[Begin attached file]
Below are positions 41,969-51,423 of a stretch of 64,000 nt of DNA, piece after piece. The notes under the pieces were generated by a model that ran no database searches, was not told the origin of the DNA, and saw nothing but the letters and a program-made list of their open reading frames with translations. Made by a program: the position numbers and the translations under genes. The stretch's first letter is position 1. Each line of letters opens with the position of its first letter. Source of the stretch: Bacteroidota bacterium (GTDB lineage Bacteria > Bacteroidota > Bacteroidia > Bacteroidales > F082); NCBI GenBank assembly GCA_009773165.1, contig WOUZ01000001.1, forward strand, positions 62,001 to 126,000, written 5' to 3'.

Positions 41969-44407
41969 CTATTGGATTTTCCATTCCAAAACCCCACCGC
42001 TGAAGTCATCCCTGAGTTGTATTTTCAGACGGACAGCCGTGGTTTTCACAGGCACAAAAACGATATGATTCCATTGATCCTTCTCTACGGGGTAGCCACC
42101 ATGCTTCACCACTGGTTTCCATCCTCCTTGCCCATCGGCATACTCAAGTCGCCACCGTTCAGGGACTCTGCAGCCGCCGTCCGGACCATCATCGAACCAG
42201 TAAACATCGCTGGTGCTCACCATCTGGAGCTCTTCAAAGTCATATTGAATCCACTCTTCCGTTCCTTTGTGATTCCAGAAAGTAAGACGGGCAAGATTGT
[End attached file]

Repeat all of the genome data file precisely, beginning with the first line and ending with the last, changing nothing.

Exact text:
Below are positions 41,969-51,423 of a stretch of 64,000 nt of DNA, piece after piece. The notes under the pieces were generated by a model that ran no database searches, was not told the origin of the DNA, and saw nothing but the letters and a program-made list of their open reading frames with translations. Made by a program: the position numbers and the translations under genes. The stretch's first letter is position 1. Each line of letters opens with the position of its first letter. Source of the stretch: Bacteroidota bacterium (GTDB lineage Bacteria > Bacteroidota > Bacteroidia > Bacteroidales > F082); NCBI GenBank assembly GCA_009773165.1, contig WOUZ01000001.1, forward strand, positions 62,001 to 126,000, written 5' to 3'.

Positions 41969-44407
41969 CTATTGGATTTTCCATTCCAAAACCCCACCGC
42001 TGAAGTCATCCCTGAGTTGTATTTTCAGACGGACAGCCGTGGTTTTCACAGGCACAAAAACGATATGATTCCATTGATCCTTCTCTACGGGGTAGCCACC
42101 ATGCTTCACCACTGGTTTCCATCCTCCTTGCCCATCGGCATACTCAAGTCGCCACCGTTCAGGGACTCTGCAGCCGCCGTCCGGACCATCATCGAACCAG
42201 TAAACATCGCTGGTGCTCACCATCTGGAGCTCTTCAAAGTCATATTGAATCCACTCTTCCGTTCCTTTGTGATTCCAGAAAGTAAGACGGGCAAGATTGT